Harmony in Nature

Peter Bergeron, Quiet Harbor, 2012, Courtesy Susan Powell Fine Art, Madison, Connecticut

“Harmony in Nature,” at Susan Powell Fine Art in Madison, Connecticut, offered fresh evidence of the perennial allure of a certain kind of landscape painting. The four artists represented—Ira Barkoff, Peter Bergeron, Sandy Garvin and Dennis Sheehan—share a love for liminal zones where sky, water and earth meet. In threshold spaces like coasts and wetlands, the principal drama comes not from some striking topographical feature, but from the play of light, especially on the border between day and darkness. Atmosphere becomes palpable in Bergeron’s paintings. A soft grey-white must unites water and sky in Quiet Harbor (2012), and lends a tender poignancy to green marsh grass. While Bergeron’s palette gestures back to the Tonalists in Quiet Harbor, in other works, he pays homage to the Luminists. He consciously follows nineteenth-century American landscapists, citing John Kensett, Sanford Gifford and William Trost Richards as influences. Bergeron establishes a contemplative mood, intensified by strong color effects, in Sunrise (2012). Vivid streaks of molten yellow and red cross a deep teal-blue sky. In Sunrise with Faulkner Island (2012), the low island in the distance provides structure for layers of color, stretching out from a foreground shadowy beach through grass red- dened by the sun to light turquoise water. Bergeron’s paintings are smaller in scale than most of the nineteenth-century landscapes he admires. Sunrise with Faulkner Island is just 81⁄2-by-17 inches. But like those older masters, he has an eye for natural effects that, while observable under the right conditions, also seem otherworldly.

While Bergeron tends to simplify forms, Sheehan’s landscapes have a more classical sense of illusionistic depth, and he saturates his vistas with spiritual energy. In Sunset over the Marshes (2011), a meandering stream leads the eye from a foreground of low green grass through the marsh to the horizon, softly fringed with trees, and the sky—lemon-yellow and lilac, streaked with orange in the afterglow but already blue in the twilight shadows. It’s a lovely painting, a living work in the tradition of the Wordsworthian epiphany, where the landscape reveals a glimpse of “something far more deeply interfused, / whose dwelling is the light of setting suns” (“Lines Written above Tintern Abbey”). Sheehan, who studied with two of R.H. Gammell’s Boston School followers, cites as influences the French Barbizon painters and the nineteenth-century American mystic George Inness. Like Inness, Sheehan combines thickly pigmented surfaces with a sense of atmospheric space. He wants, he explains, “to have the painting emanate light, rather than just be a surface that records the reflection of light—the power comes from the shadows.” He achieves that goal in Sunset Over the Marshes. The stream picking up the many colors of the sky is not just an interesting optical effect; it’s a thread of incandescence linking the viewer to the deeper meaning of the natural world.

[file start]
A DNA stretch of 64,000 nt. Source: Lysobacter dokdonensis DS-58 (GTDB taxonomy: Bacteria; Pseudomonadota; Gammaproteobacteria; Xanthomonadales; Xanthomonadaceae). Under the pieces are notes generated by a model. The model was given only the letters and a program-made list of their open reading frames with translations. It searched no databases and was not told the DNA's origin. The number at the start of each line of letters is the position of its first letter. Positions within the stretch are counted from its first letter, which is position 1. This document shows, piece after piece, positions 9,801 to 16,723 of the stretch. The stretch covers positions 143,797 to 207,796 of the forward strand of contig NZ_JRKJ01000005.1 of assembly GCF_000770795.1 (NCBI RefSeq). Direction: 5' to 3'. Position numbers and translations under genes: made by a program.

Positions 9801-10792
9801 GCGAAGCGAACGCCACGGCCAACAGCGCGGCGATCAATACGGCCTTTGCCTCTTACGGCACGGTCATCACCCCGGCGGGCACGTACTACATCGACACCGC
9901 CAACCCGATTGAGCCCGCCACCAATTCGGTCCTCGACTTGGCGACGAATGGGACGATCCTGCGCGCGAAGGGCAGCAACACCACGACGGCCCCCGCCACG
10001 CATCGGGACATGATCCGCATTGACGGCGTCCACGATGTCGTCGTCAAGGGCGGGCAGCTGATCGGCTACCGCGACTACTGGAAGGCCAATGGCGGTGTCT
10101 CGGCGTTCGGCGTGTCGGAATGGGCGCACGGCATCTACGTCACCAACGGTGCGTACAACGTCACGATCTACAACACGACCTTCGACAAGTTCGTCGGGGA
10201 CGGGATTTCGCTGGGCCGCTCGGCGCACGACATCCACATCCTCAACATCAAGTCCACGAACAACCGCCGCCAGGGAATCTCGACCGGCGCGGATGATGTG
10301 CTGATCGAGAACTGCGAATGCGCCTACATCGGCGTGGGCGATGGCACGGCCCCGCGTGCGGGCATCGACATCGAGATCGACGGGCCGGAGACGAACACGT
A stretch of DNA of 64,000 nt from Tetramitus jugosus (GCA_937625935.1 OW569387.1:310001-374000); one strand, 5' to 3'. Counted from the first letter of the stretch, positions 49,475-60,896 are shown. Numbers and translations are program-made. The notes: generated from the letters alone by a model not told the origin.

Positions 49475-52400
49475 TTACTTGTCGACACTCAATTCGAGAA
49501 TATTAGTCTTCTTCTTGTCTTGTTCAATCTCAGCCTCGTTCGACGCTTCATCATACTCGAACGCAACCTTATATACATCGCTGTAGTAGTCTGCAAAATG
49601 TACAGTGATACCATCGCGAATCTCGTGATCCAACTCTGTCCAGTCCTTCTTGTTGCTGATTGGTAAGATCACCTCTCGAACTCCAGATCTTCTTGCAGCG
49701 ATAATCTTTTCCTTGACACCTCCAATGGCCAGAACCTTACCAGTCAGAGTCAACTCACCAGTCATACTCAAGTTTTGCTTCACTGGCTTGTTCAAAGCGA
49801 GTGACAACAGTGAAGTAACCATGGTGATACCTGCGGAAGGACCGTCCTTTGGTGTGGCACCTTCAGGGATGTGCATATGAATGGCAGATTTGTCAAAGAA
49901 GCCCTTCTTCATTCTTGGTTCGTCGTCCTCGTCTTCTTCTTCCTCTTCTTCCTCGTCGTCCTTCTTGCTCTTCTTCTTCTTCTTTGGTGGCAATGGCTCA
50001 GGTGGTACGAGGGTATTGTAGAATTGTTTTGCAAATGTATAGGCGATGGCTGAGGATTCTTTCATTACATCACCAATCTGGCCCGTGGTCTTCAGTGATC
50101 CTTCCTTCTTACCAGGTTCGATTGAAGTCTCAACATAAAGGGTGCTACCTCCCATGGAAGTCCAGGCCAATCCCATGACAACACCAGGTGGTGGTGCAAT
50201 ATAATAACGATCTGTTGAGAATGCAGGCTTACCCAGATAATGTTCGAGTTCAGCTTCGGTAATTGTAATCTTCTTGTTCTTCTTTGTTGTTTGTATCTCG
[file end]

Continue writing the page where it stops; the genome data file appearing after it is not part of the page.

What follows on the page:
The other two painters in the exhibition are working in different strains of the contemplative landscape genre. After years of plein-air observation, Barkoff is distilling his experiences in the studio. He plays on the tension between the illusion of a three-dimensional natural world and the physicality of the painted surface. He may find breathing room in a landscape that is three-quarters sky, yet his gestural style reminds us that brushstrokes can evoke clouds without losing the tactile viscosity of paint. In The Cove (2011), a close-up study of rocks and water, his impasto becomes almost sculptural. Dragged paint effectively captures the texture of water-slicked rocks and the tidal movement of waves. Since the nineteenth century, the landscape genre has been an area where painters have felt free to explore the continuum between representation and abstraction. Of the four painters in the exhibition, Barkoff seems most interested in that dynamic, yet he remains rooted in and inspired by direct encounters with nature.

Garvin works with a limited value scale, parsing the subtle color harmonies of twilight. She is particularly adept at snowscapes, a genre with its own palette, whether in the hard glitter of urban scenes (as masterfully employed by George Bellows) or in the eerie stillness of the countryside. Garvin’s pictures of snow-blanketed country lanes are nocturnes saturated in blue shadows. In As Above, So Below (2012), she contemplates an inlet in early evening. A tiny line of luminous dots on the far shore suggests twinkling lights and human habitation, but aside from that far-off grace note, this is a world left to sky and water. The movement of the water is embodied in an almost-impressionist dapple of brushstrokes. The surface reflects, in a more muted key, the coloristic drama of the sky—lemon-yellow, violet-grey, pink and blue. Garvin’s title acknowledges the nuanced interchange of color between the fluid, reflective elements of air, water and—implicitly, through the setting sun—fire. But “As above, so below” also articulates a principle of occult teaching: every material thing on the earthly plane mirrors something in the spiritual realm. These “correspondences” can be made visible by perceptive artists. “Harmony in Nature” was on view June 15–July 15, 2012, at Susan Powell Fine Art, 679 Boston Post Road, Madison, Connecticut 06443. Telephone (203) 318-0616. susanpowellfineart.com

American Arts Quarterly, Summer 2012, Volume 29, Number 3